Naval architecture firm Knud E. Hansen has revealed new details about its dedicated CO2 carrier concept as demand for CO2 transportation is set to increase.
Carbon capture, utilization and storage (CCUS) will be crucial for achieving the Paris Agreement’s target of reducing global warming to 1.5°C by 2050, resulting in a net-zero carbon emission society.
With the medium-term political target of significant CO2 reduction by 2030 required to reach the 2050 goals, major shore-based CO2 contributors are unable to develop and install new processes and facilities. Hence, capturing the CO2 to reach the goals is one solution.
Europe’s major CO2 contributors are the energy sector and concrete production, but also the production of methanol and ammonia. However, methanol and ammonia are considered the future fuels of shipping due to the possibility of producing them as “blue fuels” where CO2 normally released during production can be captured and stored.
The captured CO2 will be stored in offshore oil fields either as part of the enhanced oil recovery (EOR) process or it can be injected into emptied and discontinued fields for the sole purpose of storage. Transporting captured CO2 to storage or EOR sites makes it more attractive today.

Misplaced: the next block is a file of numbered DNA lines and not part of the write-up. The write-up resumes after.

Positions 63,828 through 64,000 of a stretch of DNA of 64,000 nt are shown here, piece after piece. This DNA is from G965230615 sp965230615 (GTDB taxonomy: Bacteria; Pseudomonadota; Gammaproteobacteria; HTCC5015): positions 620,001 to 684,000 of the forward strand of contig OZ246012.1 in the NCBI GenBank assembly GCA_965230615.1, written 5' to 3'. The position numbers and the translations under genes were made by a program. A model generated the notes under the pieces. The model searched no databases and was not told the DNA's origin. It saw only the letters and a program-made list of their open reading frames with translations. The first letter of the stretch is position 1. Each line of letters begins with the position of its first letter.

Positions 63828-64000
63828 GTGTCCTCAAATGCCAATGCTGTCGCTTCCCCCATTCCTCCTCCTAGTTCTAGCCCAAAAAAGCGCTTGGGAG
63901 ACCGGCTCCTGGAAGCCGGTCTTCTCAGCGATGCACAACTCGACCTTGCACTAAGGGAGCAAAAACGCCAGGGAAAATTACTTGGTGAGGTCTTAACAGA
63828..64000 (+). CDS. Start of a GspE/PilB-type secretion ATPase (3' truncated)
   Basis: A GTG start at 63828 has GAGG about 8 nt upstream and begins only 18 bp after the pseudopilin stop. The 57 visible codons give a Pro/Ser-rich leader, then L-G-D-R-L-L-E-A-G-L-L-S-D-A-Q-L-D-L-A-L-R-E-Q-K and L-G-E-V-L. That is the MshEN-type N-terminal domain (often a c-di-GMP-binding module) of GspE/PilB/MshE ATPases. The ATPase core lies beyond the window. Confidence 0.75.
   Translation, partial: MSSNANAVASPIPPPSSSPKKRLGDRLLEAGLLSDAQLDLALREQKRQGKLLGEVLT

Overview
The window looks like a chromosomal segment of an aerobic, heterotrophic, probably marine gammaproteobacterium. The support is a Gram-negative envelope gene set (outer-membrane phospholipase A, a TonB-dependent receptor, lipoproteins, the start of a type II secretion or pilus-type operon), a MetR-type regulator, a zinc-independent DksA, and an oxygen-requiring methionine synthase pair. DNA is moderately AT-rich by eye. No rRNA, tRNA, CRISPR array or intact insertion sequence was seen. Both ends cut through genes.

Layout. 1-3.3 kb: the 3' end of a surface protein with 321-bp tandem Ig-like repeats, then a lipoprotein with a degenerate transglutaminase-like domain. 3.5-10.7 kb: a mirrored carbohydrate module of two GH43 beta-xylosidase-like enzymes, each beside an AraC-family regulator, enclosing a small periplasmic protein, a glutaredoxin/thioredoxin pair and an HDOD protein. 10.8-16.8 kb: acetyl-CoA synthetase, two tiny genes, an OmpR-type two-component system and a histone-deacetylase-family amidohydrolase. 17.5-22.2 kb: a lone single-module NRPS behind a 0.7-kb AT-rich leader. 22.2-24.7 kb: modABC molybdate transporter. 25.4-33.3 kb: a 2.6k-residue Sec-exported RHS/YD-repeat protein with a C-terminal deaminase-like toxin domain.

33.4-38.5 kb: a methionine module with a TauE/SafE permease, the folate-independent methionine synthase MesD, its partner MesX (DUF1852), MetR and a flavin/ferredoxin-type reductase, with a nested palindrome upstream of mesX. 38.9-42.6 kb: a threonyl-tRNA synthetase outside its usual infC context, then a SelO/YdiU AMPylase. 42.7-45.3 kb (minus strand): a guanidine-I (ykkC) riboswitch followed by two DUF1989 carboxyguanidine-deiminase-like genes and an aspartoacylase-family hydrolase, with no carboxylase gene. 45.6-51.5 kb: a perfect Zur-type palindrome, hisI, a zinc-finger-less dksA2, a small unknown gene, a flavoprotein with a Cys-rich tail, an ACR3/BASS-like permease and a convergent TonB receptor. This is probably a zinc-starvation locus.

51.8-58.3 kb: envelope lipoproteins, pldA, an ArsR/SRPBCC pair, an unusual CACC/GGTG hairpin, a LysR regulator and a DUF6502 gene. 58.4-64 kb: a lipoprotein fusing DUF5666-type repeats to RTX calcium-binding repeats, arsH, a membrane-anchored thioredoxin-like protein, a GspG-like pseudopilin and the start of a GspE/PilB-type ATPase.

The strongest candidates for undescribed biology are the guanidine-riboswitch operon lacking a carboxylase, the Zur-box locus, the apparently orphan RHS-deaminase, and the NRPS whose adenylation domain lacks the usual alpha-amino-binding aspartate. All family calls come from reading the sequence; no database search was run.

Transport of CO2 by ship from captured locations to offshore storage areas, as well as onshore terminals, will be a major industry that requires a new kind of vessel: the dedicated CO2 carrier.
The CO2 carrier will be a DP-2 ship with an anchor loading system, tanks for storage, and transfer equipment for off-loading and optional heating of CO2 to pressure and temperature for the underground injection site. The ship is equipped with a novel propulsion system that features a twin-skeg design with two contra-rotating propellers providing significant fuel savings, as well as contributing to the station keeping performance.
As the demand for CO2 transportation increases, the dedicated CO2 carrier concept proposed by Knud E. Hansen could play a vital role in meeting the Paris Agreement’s target of reducing global warming to 1.5°C by 2050.
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